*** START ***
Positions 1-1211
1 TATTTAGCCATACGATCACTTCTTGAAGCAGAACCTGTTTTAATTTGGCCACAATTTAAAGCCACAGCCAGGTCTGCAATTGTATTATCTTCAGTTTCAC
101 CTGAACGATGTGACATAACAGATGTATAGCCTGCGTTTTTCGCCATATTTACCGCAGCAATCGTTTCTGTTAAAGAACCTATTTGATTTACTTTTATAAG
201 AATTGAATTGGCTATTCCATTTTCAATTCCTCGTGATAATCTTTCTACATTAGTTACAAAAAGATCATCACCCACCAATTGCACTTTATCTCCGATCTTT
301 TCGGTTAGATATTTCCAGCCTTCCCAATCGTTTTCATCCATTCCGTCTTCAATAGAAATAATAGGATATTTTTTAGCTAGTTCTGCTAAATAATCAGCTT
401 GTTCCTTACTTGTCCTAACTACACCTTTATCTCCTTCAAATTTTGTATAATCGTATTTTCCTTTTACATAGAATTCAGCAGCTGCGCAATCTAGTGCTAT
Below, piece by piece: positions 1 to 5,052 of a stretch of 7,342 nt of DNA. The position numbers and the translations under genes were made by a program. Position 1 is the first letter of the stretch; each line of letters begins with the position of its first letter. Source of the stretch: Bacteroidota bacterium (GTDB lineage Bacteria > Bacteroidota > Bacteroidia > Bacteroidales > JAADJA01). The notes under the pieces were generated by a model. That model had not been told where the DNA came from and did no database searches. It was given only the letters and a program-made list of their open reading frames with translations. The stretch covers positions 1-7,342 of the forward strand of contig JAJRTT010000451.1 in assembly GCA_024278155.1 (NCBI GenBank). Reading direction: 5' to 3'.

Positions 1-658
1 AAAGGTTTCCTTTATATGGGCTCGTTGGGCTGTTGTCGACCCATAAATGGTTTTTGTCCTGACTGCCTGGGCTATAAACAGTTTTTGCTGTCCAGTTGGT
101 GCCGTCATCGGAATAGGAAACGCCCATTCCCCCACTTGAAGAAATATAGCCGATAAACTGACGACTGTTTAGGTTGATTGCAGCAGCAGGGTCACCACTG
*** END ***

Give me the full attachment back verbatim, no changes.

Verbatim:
Positions 1-1211
1 TATTTAGCCATACGATCACTTCTTGAAGCAGAACCTGTTTTAATTTGGCCACAATTTAAAGCCACAGCCAGGTCTGCAATTGTATTATCTTCAGTTTCAC
101 CTGAACGATGTGACATAACAGATGTATAGCCTGCGTTTTTCGCCATATTTACCGCAGCAATCGTTTCTGTTAAAGAACCTATTTGATTTACTTTTATAAG
201 AATTGAATTGGCTATTCCATTTTCAATTCCTCGTGATAATCTTTCTACATTAGTTACAAAAAGATCATCACCCACCAATTGCACTTTATCTCCGATCTTT
301 TCGGTTAGATATTTCCAGCCTTCCCAATCGTTTTCATCCATTCCGTCTTCAATAGAAATAATAGGATATTTTTTAGCTAGTTCTGCTAAATAATCAGCTT
401 GTTCCTTACTTGTCCTAACTACACCTTTATCTCCTTCAAATTTTGTATAATCGTATTTTCCTTTTACATAGAATTCAGCAGCTGCGCAATCTAGTGCTAT
Below, piece by piece: positions 1 to 5,052 of a stretch of 7,342 nt of DNA. The position numbers and the translations under genes were made by a program. Position 1 is the first letter of the stretch; each line of letters begins with the position of its first letter. Source of the stretch: Bacteroidota bacterium (GTDB lineage Bacteria > Bacteroidota > Bacteroidia > Bacteroidales > JAADJA01). The notes under the pieces were generated by a model. That model had not been told where the DNA came from and did no database searches. It was given only the letters and a program-made list of their open reading frames with translations. The stretch covers positions 1-7,342 of the forward strand of contig JAJRTT010000451.1 in assembly GCA_024278155.1 (NCBI GenBank). Reading direction: 5' to 3'.

Positions 1-658
1 AAAGGTTTCCTTTATATGGGCTCGTTGGGCTGTTGTCGACCCATAAATGGTTTTTGTCCTGACTGCCTGGGCTATAAACAGTTTTTGCTGTCCAGTTGGT
101 GCCGTCATCGGAATAGGAAACGCCCATTCCCCCACTTGAAGAAATATAGCCGATAAACTGACGACTGTTTAGGTTGATTGCAGCAGCAGGGTCACCACTG